On 14 July 2012 Diane Shaw asked the council 18 questions on the issue (including 'why do you call yourself human beings?'). She received one of the 14  November replies: a general answer, assurances the dog was cared for, and a reference to the official statement on the website.

On 14 July 2012 Annette Pappas asked for 'documents, court transcripts including recorded phone calls and emails concerning Lennox prior to his seizure including and beyond the date of his death, and means of death (method and by whom) and how he was disposed of and when??.records before during and after the case and where and by whom he was disposed of'.

Having received no response by 12 September, she asked for a review. Again, her answer came on 14 November. her review request was ignored and she was told the information was being withheld under Section 30 (the criminal investigation exemption) and, as regards the names of those involved, the 'credibility and reputation' point. There was no mention of the public interest test.

A poor response

From experience, I sympathise with Belfast City Council. But all in all, this is a poor response from them. The huge number of enquiries - 152 requests is more than many FOI officers have to deal with in a whole year - and the climate of suspicion and threats of violence certainly made it a difficult situation for any public authority to handle. An unprecedented situation naturally puts pressure on staff. But most of these enquiries were around a very small number of facts and issues.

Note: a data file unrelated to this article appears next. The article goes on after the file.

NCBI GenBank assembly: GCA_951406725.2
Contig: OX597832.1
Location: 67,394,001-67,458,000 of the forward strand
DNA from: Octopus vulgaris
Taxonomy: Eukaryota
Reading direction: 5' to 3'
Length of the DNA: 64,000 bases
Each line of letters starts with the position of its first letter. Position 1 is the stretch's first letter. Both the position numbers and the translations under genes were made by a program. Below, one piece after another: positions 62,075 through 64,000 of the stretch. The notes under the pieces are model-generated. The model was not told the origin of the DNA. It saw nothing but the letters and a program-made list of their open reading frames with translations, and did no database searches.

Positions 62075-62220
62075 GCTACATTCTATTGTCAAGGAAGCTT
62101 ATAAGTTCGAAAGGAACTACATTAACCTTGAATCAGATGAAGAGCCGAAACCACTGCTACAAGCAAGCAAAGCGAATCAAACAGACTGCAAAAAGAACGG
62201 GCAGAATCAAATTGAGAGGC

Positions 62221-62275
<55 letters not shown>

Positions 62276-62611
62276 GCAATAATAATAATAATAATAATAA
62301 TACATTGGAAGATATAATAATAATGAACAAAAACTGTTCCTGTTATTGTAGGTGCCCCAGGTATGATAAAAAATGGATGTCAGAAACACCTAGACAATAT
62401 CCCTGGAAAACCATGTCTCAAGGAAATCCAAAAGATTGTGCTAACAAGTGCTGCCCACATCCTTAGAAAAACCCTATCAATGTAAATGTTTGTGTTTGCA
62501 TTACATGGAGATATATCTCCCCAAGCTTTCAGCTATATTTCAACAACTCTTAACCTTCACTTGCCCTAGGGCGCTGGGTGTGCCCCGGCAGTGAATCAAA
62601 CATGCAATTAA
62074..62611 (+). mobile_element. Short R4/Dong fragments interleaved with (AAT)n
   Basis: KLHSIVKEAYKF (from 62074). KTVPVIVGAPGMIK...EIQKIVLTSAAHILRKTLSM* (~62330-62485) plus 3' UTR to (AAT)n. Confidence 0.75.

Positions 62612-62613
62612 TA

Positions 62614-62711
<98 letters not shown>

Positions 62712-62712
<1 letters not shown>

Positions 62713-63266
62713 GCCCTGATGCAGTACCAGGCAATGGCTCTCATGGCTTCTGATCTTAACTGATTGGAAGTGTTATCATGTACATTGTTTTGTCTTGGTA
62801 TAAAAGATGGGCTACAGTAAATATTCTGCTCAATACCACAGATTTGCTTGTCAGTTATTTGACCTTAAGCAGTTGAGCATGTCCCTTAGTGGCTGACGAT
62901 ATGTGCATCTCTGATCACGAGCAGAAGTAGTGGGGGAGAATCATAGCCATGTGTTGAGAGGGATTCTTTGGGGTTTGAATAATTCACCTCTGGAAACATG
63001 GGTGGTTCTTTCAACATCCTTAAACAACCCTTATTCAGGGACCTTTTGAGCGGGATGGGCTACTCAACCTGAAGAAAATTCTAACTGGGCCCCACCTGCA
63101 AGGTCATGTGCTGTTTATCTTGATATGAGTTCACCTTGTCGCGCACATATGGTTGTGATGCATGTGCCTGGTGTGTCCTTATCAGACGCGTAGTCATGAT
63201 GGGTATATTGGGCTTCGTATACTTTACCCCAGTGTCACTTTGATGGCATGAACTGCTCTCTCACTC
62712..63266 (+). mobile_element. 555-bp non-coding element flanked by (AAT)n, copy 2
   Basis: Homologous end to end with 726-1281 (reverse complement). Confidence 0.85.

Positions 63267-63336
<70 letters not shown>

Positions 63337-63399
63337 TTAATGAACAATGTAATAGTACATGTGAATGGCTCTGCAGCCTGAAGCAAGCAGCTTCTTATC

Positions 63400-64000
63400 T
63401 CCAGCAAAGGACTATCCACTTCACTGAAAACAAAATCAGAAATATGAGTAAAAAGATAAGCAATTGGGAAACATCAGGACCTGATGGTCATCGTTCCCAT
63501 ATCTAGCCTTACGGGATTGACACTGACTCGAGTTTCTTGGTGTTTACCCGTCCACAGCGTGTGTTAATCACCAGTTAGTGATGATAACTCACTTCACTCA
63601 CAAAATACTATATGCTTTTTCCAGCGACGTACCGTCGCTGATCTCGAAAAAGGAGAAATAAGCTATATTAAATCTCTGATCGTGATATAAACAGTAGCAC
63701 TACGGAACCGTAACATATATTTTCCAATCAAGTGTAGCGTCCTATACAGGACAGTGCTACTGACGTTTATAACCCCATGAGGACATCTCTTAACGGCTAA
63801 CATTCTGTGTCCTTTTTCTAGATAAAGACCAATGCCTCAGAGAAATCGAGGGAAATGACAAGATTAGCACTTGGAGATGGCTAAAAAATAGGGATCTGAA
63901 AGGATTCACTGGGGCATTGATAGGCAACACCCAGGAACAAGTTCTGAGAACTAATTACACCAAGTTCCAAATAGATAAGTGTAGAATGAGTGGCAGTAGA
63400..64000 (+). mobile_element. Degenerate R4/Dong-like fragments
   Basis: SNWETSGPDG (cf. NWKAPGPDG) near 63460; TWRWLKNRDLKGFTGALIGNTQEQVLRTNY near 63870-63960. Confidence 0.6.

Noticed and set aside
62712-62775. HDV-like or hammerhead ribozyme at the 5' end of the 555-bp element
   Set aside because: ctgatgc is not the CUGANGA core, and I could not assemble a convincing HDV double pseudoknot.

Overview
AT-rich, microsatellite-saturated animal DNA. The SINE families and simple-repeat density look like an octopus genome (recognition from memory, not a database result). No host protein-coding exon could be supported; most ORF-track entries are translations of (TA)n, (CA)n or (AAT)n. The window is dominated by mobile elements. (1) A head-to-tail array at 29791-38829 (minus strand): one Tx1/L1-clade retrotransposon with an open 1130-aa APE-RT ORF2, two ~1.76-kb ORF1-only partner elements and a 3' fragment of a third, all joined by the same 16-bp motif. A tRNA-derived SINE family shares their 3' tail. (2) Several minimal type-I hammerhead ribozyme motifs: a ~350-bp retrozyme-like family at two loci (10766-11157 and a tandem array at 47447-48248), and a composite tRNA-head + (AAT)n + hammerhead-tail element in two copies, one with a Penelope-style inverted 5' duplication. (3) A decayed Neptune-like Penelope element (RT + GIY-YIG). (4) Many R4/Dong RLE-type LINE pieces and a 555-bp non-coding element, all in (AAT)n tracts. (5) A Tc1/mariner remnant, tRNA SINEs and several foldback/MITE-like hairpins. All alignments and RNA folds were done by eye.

It is completely unacceptible, both from a compliance and public relations point of view, to ignore requests completely. Even a simple 'we are coping with an unprecedented level of enquiries and we are working our way through them' response would at least allay public suspicion. Silence only feeds conspiracy theories.

Every requester should get an equal level of response. There appear to be different degrees of detail in these letters - the American requester got much less than others - and some requesters seem to get a less thorough reply.

Finally, there is a legitimate public interest in the handling of situations such as these. Information about how decisions are made, what factors are taken into account, and - possibly - what external organizations are involved, are all matters the public has a right to know. Full and early disclosure, within appropriate limits, is generally the best policy.

Otherwise, you end up with a situation like this: a big pile of doggy mess.